Rather than pursuing clear-headedness and reconciliation, the prenup’s authors
believe that the very act of a woman demanding a divorce is in itself
incontrovertible proof that “the marriage is over and there is no hope of
reconciliation,” for the prenup requires that as soon as she demands it, he must
pay her a financial penalty (which the site euphemistically terms an “incentive”)
for every single day that the get is not delivered.
Moreover, in many countries today even the secular court system understands
that it is destructive to allow a divorce to take effect immediately, and in the hope
of reconciliation, they require a separation of twelve months before the divorce is
finalized. This is similar12 to (and apparently derived from) Jewish law, which
requires a waiting period of twelve months after a separation for the same
Discriminates Against Poor Husbands
The prenup penalizes the husband with a flat rate of $150 per day. Since this is
not calculated based on income, it discriminates against the poor, because poor
husbands will be less able to hold out for long enough to save their marriages,
while rich ones may be able to hold out indefinitely, thus creating more stalling
time for reconciliation.
Rewards a Reckless Bid for Divorce
12 Indeed, the civil law differs from Jewish law in that it requires a waiting period even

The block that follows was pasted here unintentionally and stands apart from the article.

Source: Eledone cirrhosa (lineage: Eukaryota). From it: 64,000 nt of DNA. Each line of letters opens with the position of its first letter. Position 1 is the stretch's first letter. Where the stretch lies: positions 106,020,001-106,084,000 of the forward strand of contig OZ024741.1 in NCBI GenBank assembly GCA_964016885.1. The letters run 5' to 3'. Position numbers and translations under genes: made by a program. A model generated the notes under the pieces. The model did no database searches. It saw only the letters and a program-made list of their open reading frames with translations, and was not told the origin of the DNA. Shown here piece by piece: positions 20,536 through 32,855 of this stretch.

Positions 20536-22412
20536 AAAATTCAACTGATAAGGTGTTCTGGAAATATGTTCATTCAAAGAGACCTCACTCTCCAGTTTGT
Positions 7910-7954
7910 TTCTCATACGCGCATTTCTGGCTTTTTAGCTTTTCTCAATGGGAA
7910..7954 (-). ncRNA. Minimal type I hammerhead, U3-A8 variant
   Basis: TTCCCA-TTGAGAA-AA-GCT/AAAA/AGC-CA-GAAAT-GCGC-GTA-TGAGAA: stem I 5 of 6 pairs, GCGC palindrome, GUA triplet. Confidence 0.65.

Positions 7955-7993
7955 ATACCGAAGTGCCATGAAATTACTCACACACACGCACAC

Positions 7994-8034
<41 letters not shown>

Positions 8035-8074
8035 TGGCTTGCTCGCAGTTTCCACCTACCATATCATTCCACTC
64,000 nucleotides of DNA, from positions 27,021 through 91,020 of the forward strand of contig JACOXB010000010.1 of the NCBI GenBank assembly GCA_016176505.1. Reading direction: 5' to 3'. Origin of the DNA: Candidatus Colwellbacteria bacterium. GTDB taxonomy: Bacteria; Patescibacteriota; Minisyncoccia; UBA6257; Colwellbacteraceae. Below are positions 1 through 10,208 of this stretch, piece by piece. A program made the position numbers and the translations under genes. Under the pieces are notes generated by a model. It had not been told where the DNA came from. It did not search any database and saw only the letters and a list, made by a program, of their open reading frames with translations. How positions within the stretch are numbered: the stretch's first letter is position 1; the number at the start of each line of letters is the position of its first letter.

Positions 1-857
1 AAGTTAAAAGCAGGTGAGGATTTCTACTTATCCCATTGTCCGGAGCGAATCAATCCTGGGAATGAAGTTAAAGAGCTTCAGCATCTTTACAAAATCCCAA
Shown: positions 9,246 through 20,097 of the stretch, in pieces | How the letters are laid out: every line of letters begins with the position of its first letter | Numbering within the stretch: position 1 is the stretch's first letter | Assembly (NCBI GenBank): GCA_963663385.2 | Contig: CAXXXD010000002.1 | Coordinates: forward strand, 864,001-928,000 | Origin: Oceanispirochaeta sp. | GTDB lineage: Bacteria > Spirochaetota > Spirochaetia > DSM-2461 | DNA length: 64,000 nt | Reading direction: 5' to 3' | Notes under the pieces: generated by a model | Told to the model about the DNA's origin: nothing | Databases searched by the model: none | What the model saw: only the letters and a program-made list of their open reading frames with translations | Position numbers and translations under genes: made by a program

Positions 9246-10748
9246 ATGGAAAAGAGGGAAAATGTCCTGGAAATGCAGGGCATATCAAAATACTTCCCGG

when the desire for divorce is mutual, in contrast with Jewish law which allows a
divorce when the desire is mutual without delay; it also differs in that once this period
is complete, the marriage is dissolved even if the desire for divorce is one-sided.
However, the basic concept of requiring a waiting period before allowing the drastic,
socially devastating act of divorce to be formalized is positive for society.

13Rema, Even Ha’Ezer, 77:2.

As mentioned, from the moment the wife demands a get after separation, the
prenup penalizes the husband $150 for every day that passes until he gives the
get. Nowhere does it mention the circumstances of the separation and
differentiate between which spouse left.
This makes a big difference, because Chazal view the spouse who initiates the
dissolution of a marriage in a very negative light, and place a hefty financial
penalty on one who does so. If a husband seeks to divorce his wife without good
reason, he must pay her the sum required by the kesubah. Conversely, a wife who
demands a divorce without good reason is cautioned that in the event of a
divorce, she forfeits her kesubah entitlement.14
It is outrageous that the very same woman whom Chazal condemn for separating
from her husband and penalize financially in the hope that she will return, the
prenup comes along and awards money for every day that goes by during which
the husband doesn’t give the get, even if his intention is to save the marriage!
While Chazal try to keep a marriage together by warning a woman she’ll lose her
kesubah money for separating, the prenup awards her money as soon as she
separates. The prenup also stipulates that as soon as the wife demands support,